How context sensitive streets can help create more livable communities; some of the varied transportation needs and objectives that are typically considered in CSSD.
1.2 How Can Context Sensitive Streets Help Create a More Livable Community?
Many communities in the Atlanta Region and across the U.S. realize that designing
neighborhoods, sub-divisions, business districts and shopping centers around
the automobile has diminished, not enhanced the quality of life. Some of the
basic transportation elements that must be restored to improve community livability
• A connected network of sidewalks and bike routes,
• Safe, dependable and accessible travel options for community members
who cannot afford a car or can't drive,
• Affordable transit that gets people to job centers, retail centers,
and recreation facilities,
• Traffic management in neighborhoods, "main" streets, shopping
centers and downtowns, that is compatible with bicycling and walking.
While the car offers us a high level of accessibility, people's ability to
move and to reach destinations is often constrained by traffic congestion. An
important factor in our decision to use other modes of transportation is based
on how long one could be stuck in traffic on the highways and freeways. Walking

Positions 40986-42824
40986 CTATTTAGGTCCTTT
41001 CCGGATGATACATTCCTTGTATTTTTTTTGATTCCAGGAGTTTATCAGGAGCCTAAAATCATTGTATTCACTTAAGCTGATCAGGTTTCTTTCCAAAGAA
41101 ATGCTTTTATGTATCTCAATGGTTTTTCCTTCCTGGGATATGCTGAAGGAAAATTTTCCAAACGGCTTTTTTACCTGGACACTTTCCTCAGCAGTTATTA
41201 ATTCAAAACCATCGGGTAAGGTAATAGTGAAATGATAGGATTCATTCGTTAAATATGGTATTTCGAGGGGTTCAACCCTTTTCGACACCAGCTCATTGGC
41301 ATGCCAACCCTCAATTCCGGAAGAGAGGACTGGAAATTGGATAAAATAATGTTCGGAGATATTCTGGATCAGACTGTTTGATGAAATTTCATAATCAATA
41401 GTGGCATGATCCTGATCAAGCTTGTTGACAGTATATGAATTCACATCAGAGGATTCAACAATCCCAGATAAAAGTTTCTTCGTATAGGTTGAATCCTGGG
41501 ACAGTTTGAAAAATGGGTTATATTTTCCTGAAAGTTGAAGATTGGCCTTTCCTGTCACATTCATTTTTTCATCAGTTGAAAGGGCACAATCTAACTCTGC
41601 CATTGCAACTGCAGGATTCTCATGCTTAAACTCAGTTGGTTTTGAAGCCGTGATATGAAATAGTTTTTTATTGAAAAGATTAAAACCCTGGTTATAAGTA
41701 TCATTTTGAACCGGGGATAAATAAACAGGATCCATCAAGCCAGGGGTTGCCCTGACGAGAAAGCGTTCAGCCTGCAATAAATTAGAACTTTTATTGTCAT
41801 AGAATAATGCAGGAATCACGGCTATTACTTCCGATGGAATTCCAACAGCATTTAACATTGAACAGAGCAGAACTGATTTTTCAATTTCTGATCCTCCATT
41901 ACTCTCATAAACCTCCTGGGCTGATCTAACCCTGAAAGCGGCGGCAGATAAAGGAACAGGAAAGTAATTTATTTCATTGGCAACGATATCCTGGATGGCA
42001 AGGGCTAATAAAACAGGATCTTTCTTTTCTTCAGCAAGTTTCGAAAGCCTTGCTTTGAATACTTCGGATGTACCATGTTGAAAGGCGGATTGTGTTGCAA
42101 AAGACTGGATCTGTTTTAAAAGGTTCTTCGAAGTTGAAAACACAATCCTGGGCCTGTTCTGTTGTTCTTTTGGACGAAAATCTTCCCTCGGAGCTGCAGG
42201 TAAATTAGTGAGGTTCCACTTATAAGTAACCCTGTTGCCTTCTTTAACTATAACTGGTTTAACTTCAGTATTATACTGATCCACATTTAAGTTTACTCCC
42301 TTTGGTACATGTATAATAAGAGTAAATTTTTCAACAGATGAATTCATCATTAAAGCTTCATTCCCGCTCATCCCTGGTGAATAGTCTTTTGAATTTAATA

and bicycling, on the other hand, offer many people cost effective personal
mobility, yet there are very few places that are easily accessible to non-motorized
modes of travel. Many children can ride bikes in their neighborhoods, but visiting
friends 1-2 miles away or riding to school is difficult or not safe, particularly
if the trip involves crossing an arterial.
Most people opt not to walk or bike because the route to the store or park
is indirect, does not have sidewalks and there are too many fast cars competing
for the road space. Taking the bus can be equally frustrating. The bus stop
is frequently too far from work or home, or the bus service is infrequent or
slow, and few amenities are available. (Compare these travel conditions to the
expectations, comfort features, and amenity options available for motorists:
identified and paved path / travel lane, way-finding signs, carpeting, entertainment,
music and news, climate control, many places to stop to refuel, and a even place
to rest your beverage!) These are only a few of the varying and valid transportation
needs and objectives of a community that are typically considered in Context
Sensitive Street Design (CSSD). Additionally, CSSD designers and planners must
also take into account the role of the entire right-of-way as public space,
and the role of the street in shaping the character, function and livability
of adjacent land uses and neighborhoods.